Looking Outward, Looking Inward

Today, I want to talk about the relationship between the Hermit and the Moon. Like other Tarot pairings I’ve discussed on this blog, these two cards sit opposite each other on the Zodiac, at Virgo and Pisces, respectively, and they serve as a nice counterbalance to each other. The Hermit is reserved and analytical; the Moon is a tidal wave of intuition. The Hermit is a retreat from civilization into the wild; the Moon is an invasion of wildness (“lunacy”) into the soul of civilization. There are a lot of ways these two cards can be interpreted together.

The way I want to talk about them today is as the embodiment of two different notions of personal identity.

Identity is a funny thing. The word itself is slippery and hard to define. In a philosophical sense, the “identity conditions” of a thing are the criteria that distinguish that thing from another thing; that is to say, they are the criteria by which we tell whether two things are identical. Not just identical in the sense that they look alike, but in the sense that the two things are actually just one thing. For example, Superman and Clark Kent are identical. Mary Kate and Ashley Olson are not.

lead_960In more conventional usage, we talk about identity as the sort of thing that defines an individual’s place in and perspective on the world. Things like race, class, religion, and gender are all considered identities, and they regulate the way we function in society. As a cis white dude from a comfortably upper-middle-class family, my perspective on the world is fundamentally different from that of a poor trans woman of color. There are other things, as well, that can be considered identities: Nationality, political affiliation, sexual orientation, and so on. Even things like being a mother, or being a college student, are often used to categorize people by into myriad identities.

But talking about identity is tricky, because there are really two different things that people can mean when they use the word “identity” in this conventional sense. Identity can refer either to the way a person is defined from the outside (i.e. the identity imposed by societal norms) or to the way a person is defined from the inside (i.e. the things that an individual considers essential to her personhood).

By the first definition, something like race is undeniably identity-forming, while something like vocation is probably not. True, the world does treat doctors differently than it treats auto mechanics, but being a doctor or a mechanic isn’t really considered an intrinsic part of someone’s being. It’s generally assumed (rightly or wrongly) that a mechanic could become a doctor if she wanted to, and vice versa.* However, that same auto mechanic could not change her race. Race is a category that is imposed on us from the outside, without our choosing, and is static. Nothing we do will ever change the way society labels us by race.

For the purposes of this post, I will call this kind of identity “outward” identity. In Tarot, I associate it with the Moon. The Moon is a tricksome card, and one with which I personally have a tangled relationship. It’s a card about intuition, emotion, and psychic awakening. It’s also a card about deception, dishonesty, and duplicity. Astronomically, the moon does not produce its own light. The light we see from the moon is actually reflected light from the sun. Translating this into symbolic Tarot-ish terms, the Moon represents a sort of psychic dependence. It represents who we are in light of [pun totally intended] the way were are seen by other people.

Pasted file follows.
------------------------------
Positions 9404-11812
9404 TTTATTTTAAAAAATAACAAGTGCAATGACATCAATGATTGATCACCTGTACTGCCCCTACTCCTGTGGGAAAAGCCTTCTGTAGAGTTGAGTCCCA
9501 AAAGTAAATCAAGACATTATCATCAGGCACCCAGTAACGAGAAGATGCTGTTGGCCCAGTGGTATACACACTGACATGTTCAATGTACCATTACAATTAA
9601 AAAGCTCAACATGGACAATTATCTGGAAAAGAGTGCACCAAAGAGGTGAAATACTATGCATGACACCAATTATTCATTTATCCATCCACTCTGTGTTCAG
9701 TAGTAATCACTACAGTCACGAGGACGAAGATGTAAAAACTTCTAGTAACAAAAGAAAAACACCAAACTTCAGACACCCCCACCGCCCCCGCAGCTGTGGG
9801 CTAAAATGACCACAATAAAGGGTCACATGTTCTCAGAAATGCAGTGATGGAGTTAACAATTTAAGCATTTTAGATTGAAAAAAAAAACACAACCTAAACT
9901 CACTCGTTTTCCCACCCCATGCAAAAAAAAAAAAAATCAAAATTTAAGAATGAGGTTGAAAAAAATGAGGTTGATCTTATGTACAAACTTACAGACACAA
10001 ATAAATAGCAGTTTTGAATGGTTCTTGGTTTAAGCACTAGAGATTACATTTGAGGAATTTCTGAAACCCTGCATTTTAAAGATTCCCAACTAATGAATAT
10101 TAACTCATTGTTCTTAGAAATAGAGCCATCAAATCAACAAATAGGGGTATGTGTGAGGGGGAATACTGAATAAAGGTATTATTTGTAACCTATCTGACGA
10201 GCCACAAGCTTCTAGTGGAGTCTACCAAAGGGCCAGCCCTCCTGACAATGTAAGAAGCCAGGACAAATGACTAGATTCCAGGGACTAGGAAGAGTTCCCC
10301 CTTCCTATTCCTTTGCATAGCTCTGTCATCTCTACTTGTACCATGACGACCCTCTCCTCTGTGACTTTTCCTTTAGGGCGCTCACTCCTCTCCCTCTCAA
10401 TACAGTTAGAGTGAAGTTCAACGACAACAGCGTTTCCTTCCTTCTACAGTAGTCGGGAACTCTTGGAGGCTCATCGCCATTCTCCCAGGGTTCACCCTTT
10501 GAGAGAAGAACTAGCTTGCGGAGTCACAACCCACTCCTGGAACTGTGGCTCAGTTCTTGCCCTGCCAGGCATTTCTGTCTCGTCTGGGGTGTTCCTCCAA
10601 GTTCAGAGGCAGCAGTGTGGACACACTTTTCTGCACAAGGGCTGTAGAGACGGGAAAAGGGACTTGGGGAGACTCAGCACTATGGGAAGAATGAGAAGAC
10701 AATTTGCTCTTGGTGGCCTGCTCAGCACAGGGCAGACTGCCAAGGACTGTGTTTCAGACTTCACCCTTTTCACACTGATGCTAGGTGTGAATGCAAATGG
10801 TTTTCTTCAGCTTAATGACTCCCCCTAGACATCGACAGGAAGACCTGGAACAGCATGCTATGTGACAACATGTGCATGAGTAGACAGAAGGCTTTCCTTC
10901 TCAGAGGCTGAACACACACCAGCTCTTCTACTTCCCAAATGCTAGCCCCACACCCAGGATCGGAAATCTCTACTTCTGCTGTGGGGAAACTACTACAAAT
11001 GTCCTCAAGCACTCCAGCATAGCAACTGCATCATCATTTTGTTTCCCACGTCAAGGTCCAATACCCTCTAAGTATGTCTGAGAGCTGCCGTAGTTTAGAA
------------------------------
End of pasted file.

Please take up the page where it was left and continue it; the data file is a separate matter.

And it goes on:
To put it another way: I often think of the Moon as the Seven of Cups on steroids. When this card shows up, everything is not as it seems. In a discussion of identity, the Moon represents the performative aspect of identity. It is the way that we change ourselves, or present ourselves, in response to what is expected of us. The Moon is the person we become when we know we are being seen.

If a person grew up in a social vacuum, social categories like race or gender would be meaningless–and certainly wouldn’t be identity-forming. But as soon as other people are introduced into the mix and we start to have a society that distinguishes based on these categories, they (the categories) become inescapable. The identity that gets built up in response to those categories–either as submission to them or rebellion against them–is, to my mind, the essence of the Moon. It is the mask we wear to accompany the role that the external world has given us to play. It is Superman dressing himself up as Clark Kent.

The second definition of identity is significantly looser. When people use “identity” in this sense, they’re usually talking about things that are important to them personally, communities in which they feel a sense of belonging, hobbies or activities or interests that they consider core to who they are. I’ve heard people talk about “my identity as an artist” or “my identity as a Democrat”. These identities may even be the sort of thing that seem silly or trivial to other people, but that are deeply important to the way that an individual defines herself. For myself, a couple of identity-forming points: